Georgetown University Medical Center researchers have identified a therapy for a rare type of lung tumor using a new cell technology that allows scientists to test different treatments on individual patients’ cell cultures stored in labs.

The finding, which was published in the Sept. 27 issue of The New England Journal of Medicine, marks the first viable treatment for human papillomavirus-positive recurrent respiratory papillomatosisthat has spread to the lung.

According to the study’s official press release, RRP is the most commonly found tumor in the larynx and is passed from mother to child at birth through an HPV-infected birth canal. Under normal circumstances, tumors would be surgically removed to clear the airway, but this treatment is not always effective, and the disease can become fatal if it spreads to the lungs.

Researchers at GUMC established live cultures of a case patient’s tumor and normal cells utilizing a new cell technology, called conditional reprogramming, that uses the Rho kinase inhibitor and fibroblast feeder cells. They were then able to study and screen various procedures in the lab before administering the treatments to the patient.

According to Richard Schlegel, chair of the Department of Pathology at Georgetown’s Lombardi Comprehensive Cancer Center and senior investigator for the project, one of the drugs tested,vorinostat, was able to treat tumor cells without harming normal ones. After three months, the tumor cells treated with vorinostat shrank and no new tumors formed. The patient then took the drug for a year, during which time the tumors stabilized.

According to Schlegel, the ability to test out the drug on a sample cell using conditional reprogramming was critical to their research.

“Normal cells usually die in the lab after dividing only a few times, and many common cancers will not grow, unaltered, outside the body,” Schlegel said. “But now, from a small biopsy of someone, we can rapidly grow cells out of that biopsy and expand it within a week so that we can do … testing as well as look at different drugs that preferentially kill tumor cells rather than normal cells.”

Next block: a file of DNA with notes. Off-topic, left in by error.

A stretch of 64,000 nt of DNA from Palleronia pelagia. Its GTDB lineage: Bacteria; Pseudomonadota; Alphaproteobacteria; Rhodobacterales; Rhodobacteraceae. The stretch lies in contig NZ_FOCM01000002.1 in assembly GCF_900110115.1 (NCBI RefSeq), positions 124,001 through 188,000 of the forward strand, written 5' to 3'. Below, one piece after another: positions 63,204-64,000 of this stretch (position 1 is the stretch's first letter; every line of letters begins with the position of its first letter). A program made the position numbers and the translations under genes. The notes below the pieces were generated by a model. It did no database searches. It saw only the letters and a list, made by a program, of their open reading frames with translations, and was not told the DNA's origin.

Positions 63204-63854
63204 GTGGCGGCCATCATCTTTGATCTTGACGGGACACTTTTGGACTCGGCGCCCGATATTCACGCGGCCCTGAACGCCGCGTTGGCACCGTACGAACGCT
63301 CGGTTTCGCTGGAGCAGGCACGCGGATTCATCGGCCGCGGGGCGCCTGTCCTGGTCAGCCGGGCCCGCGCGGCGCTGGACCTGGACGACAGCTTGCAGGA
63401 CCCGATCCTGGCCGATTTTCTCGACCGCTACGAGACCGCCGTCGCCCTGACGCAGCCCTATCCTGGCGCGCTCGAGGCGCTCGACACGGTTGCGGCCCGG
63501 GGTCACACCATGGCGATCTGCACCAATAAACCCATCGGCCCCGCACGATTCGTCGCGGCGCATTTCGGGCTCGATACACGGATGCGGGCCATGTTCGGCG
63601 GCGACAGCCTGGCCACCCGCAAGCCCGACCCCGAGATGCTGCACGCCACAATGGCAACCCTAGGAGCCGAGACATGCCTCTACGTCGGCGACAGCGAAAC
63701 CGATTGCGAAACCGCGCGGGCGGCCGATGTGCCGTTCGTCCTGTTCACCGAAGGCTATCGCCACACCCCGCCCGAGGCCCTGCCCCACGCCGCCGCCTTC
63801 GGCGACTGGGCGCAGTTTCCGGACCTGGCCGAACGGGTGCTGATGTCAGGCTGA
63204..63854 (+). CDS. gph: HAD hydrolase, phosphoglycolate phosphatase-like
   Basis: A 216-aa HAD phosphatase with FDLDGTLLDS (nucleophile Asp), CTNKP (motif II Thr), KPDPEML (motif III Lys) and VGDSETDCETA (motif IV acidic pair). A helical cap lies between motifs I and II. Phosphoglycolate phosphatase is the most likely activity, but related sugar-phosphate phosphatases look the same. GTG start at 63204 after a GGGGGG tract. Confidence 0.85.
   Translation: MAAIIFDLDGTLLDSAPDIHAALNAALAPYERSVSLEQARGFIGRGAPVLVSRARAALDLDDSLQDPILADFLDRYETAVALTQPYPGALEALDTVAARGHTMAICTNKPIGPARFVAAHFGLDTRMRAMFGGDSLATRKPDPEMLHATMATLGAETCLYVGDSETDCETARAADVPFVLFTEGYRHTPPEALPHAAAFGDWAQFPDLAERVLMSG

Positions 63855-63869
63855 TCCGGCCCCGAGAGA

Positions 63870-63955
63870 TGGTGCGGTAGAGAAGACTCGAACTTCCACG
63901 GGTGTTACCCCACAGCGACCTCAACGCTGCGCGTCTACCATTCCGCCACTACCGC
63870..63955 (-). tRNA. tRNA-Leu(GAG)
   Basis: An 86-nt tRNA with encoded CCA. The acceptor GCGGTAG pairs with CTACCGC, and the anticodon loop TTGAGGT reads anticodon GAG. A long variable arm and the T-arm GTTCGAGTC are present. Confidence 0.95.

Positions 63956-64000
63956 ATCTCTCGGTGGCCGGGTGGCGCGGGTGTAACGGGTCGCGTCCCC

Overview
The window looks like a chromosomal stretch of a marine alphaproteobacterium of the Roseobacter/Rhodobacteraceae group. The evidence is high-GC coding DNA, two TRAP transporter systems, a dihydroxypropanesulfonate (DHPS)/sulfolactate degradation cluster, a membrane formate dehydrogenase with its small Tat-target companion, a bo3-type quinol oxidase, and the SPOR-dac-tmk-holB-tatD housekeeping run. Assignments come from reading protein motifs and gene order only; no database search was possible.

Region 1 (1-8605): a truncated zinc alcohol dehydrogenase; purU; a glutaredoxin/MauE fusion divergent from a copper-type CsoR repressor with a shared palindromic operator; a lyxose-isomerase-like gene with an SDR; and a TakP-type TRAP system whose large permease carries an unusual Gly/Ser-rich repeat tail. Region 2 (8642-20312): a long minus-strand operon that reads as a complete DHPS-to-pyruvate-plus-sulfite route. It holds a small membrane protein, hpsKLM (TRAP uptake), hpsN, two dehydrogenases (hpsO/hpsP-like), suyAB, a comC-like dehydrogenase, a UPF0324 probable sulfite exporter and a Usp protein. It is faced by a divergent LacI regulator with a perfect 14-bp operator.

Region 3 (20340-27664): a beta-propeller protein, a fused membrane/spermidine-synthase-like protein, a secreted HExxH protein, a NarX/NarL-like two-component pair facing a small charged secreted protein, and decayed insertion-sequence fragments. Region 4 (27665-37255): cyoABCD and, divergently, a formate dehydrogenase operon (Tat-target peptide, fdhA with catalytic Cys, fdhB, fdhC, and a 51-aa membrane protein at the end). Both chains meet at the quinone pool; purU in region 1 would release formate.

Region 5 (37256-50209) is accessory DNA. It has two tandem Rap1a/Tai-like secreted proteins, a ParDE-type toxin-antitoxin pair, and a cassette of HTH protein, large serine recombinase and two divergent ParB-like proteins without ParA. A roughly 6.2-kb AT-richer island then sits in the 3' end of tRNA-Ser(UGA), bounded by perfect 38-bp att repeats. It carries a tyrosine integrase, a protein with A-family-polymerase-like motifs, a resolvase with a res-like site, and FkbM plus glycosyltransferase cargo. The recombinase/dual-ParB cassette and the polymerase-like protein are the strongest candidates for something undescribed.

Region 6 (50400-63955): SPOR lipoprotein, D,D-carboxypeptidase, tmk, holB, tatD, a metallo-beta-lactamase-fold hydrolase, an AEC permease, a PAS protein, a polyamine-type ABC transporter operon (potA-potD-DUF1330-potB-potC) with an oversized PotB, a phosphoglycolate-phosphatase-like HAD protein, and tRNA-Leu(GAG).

Schlegel added that the personalization of cancer treatment is a significant outcome of the research findings.

“Because every tumor is unique, this advance could make it possible for an oncologist to find the right [therapy] that both kills a patient’s cancer and spares normal cells from the treatment’s toxic side effects,” Schlegel said. “We have shown for a specific lung tumor that our approach was successful in identifying an appropriate therapy for a single patient. We now need to do this for hundreds of other cancer patients who have different types of cancers.”

Despite the advances heralded in the study, the press release cautioned that the treatment must undergo much further scrutiny before it can become widespread.

“It could be years before validation studies [for this new technology] are completed and regulatory approval [is] received for its broader use,” it said.

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